2 Ways To Overcome Imposter Syndrome as a Leader

If you've ever doubted yourself as a leader, you're not alone. Brian breaks down two ways you can close any gaps in your experience and gain confidence.

Ever wonder how you got into the leadership position you’re in?

It’s OK to be honest. Really.

I’ve been there.

I never felt as if I was the smartest person in the room, yet I continued to advance into leadership positions. Then eight years ago, I knew that I was going to be chair of a global board of directors. I was scared to death because I didn’t think I was a very good leader and didn’t understand how I had gotten that far.

I had the definition of imposter syndrome!

Reflecting on how I addressed it, I’d like to share two steps that will help you overcome imposter syndrome in your own leadership journey:

  1. Identify and embrace your authentic leadership identity.
  2. Understand where you need to improve and ask for help.

Identify and embrace your authentic leadership identity.

In a previous post, I mentioned a book called Discover Your True North, by Bill George, which explains how today’s great leaders are not necessarily the smartest people in the room but the ones with higher emotional intelligence. Reading this book was the first time I realized that my natural leadership style was what helped me elevate in my roles.

I knew I had high emotional intelligence — I genuinely care about others and am good at developing teams. It was only when I clearly understood my authentic leadership style that I could look back and say, “Well if this is what other people are seeing in me and why they want me in this role, I get it.”

Before, I didn’t realize the way my natural leadership abilities were showing up. This new knowledge started to make me feel more comfortable — it’s authentic to me, it’s who I am.

To begin overcoming imposter syndrome, it’s crucial to understand who you are authentically as a leader. How do you show up for your team? Here are a few questions to ask yourself:

  1. Do you feel like you have emotional intelligence?
  2. Do you genuinely care about the people you lead?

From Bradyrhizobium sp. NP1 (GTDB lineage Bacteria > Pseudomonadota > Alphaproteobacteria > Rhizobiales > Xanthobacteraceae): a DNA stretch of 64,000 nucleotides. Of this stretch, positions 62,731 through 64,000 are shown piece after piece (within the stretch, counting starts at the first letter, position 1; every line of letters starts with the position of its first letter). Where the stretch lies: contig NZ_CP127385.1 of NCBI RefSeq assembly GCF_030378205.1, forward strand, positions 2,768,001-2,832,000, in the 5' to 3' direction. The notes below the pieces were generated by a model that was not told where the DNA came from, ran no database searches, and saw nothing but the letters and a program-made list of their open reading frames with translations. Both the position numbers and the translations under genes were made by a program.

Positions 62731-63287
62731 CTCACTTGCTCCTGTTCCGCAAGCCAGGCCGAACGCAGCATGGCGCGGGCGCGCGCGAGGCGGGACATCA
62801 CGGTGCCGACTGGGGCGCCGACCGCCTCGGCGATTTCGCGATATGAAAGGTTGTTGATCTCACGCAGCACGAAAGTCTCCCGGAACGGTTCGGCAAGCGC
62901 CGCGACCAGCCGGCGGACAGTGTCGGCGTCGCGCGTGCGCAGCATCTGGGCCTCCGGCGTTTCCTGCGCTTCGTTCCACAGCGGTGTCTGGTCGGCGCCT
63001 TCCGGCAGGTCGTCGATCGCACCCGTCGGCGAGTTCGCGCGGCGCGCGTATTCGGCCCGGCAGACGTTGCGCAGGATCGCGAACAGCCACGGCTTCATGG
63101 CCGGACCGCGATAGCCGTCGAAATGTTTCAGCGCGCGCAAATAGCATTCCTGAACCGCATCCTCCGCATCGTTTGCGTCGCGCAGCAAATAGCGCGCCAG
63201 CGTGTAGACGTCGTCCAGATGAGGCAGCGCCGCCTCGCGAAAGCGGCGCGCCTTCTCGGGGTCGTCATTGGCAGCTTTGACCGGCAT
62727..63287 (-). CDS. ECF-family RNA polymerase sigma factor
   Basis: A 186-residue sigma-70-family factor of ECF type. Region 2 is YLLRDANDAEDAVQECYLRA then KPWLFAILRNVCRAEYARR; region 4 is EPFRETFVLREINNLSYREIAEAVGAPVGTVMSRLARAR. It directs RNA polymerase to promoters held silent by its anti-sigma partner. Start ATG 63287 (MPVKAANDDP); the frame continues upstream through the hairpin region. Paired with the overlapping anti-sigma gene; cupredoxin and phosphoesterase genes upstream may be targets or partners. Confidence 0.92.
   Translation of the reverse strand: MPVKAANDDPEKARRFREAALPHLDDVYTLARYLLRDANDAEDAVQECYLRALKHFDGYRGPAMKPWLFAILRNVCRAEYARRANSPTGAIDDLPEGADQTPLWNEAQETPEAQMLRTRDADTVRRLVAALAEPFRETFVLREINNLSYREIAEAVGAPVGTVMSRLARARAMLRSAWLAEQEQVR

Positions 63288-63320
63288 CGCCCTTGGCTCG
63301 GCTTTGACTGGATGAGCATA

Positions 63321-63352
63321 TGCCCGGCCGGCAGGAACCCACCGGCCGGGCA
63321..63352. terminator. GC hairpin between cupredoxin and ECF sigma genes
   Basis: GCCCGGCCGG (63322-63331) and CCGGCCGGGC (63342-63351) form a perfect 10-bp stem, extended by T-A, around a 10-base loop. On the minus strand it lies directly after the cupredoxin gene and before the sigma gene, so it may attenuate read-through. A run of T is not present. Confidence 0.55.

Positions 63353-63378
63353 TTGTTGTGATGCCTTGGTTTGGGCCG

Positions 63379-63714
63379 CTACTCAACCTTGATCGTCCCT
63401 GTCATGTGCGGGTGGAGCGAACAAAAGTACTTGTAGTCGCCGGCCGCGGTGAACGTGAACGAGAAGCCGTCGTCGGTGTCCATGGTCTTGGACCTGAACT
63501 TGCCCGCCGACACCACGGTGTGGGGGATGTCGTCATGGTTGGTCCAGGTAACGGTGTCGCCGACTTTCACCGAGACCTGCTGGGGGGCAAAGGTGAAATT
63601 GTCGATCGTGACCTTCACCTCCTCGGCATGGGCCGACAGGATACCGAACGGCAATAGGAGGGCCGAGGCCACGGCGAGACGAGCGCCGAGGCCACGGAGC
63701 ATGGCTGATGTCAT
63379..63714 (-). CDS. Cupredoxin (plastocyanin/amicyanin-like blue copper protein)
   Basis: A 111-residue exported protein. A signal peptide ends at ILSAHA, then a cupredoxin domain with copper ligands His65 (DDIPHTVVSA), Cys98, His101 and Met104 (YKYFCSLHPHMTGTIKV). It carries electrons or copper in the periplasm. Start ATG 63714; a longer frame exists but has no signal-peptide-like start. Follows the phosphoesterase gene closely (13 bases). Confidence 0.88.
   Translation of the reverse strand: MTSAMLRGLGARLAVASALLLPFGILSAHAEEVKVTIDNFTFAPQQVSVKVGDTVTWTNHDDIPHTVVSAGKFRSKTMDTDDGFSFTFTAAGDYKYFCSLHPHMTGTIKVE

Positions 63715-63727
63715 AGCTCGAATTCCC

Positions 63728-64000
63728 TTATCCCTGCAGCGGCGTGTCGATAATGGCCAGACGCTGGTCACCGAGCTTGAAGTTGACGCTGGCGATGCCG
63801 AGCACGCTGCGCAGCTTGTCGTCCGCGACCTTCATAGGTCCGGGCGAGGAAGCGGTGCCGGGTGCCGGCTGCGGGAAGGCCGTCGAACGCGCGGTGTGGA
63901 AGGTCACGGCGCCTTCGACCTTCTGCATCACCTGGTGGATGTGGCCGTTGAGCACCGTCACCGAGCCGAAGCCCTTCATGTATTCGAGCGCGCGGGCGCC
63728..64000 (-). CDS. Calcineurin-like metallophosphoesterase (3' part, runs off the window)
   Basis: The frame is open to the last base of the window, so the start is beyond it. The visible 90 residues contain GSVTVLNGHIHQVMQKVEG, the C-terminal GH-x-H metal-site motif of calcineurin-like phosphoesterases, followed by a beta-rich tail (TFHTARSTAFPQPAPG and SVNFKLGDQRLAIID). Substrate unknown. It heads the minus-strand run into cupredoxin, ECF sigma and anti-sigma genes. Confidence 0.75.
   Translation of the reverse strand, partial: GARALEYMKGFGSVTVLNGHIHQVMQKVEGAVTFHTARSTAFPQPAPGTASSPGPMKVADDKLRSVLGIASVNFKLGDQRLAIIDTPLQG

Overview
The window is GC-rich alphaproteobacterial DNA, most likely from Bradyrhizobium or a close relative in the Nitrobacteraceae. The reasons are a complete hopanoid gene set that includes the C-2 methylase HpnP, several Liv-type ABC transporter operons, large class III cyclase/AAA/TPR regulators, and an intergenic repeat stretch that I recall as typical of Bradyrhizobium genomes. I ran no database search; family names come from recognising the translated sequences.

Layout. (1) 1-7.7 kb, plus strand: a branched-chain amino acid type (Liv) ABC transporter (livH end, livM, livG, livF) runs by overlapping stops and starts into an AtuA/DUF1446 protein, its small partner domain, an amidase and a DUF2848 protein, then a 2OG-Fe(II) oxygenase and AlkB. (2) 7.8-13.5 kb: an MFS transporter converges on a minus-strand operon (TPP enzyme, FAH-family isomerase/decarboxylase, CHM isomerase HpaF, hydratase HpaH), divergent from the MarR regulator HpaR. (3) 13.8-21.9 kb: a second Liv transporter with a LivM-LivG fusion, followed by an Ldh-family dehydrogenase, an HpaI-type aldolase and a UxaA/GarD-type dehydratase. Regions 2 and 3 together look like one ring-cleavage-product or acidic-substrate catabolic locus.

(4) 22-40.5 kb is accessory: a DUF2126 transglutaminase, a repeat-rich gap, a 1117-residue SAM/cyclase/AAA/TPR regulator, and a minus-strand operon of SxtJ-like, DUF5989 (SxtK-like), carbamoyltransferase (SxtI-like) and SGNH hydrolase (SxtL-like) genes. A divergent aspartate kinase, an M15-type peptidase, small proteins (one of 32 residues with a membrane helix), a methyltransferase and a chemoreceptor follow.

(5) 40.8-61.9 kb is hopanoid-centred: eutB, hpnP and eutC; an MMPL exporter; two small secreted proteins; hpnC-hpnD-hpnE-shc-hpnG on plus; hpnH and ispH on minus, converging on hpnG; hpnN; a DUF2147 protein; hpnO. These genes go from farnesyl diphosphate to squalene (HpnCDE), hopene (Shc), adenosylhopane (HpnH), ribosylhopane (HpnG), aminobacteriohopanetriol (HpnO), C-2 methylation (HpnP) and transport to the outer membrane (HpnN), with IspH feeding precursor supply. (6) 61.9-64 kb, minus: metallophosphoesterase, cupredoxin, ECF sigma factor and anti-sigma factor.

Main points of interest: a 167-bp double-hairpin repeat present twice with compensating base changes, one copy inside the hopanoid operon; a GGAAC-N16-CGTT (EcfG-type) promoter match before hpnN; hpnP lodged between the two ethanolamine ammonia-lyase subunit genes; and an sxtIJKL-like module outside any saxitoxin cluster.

3. Are you good at building teams?
  4. Are you good at delivering results?

If you can answer “yes” to most of these questions, you’re probably 90% there.

If there’s an area you’re not strong at, it doesn’t mean you’re not a good leader. It just means you’re human and there are areas that you can work on.

Determine the areas you need to improve and ask for help.

No one expects you to be perfect, and no one expects you to have all the answers.

I sure don’t!

But you do need to have an idea of where to go to get the answers.

As a manager or leader in an organization, you need to be able to figure out who can help you solve problems and find the right tools to increase your impact.

And if you don’t have the basic skills and instincts, you can get training and mentoring to develop them. 

Depending on the areas you need to improve, be open to changing your leadership mindset.

For example, I find the person who craves the title of a leader and gained a leadership position because they’re the smartest person in the room, tends to lead from positional authority. If you lead from positional authority, you’re used to directing and focusing mostly on results.

In this case, you may need to develop more emotional intelligence. You need to begin to see the humanity in the people you lead. You need to have the courage to make the necessary changes to surround yourself with great people who are capable of helping you be successful. From there, you need to recognize the value of collaborating with your team and leading with influence.

This lets you move from positional authority to relational authority. You can develop relationships with the people you lead, earn their trust, and increase your effectiveness.

Once you define your authentic leadership style and the areas you need to improve, ask for help. Find mentors, leaders you admire, or a manager development training program to help you close those gaps.

Imposter syndrome is real. But there are tactical ways we can overcome it and become more effective leaders in the process.

It’s really about your emotional intelligence, caring about the people you lead, becoming good at building teams, and delivering results. If you’re working at those four things, you’re a good leader.

And if you’re great at them, you’re an amazing leader!

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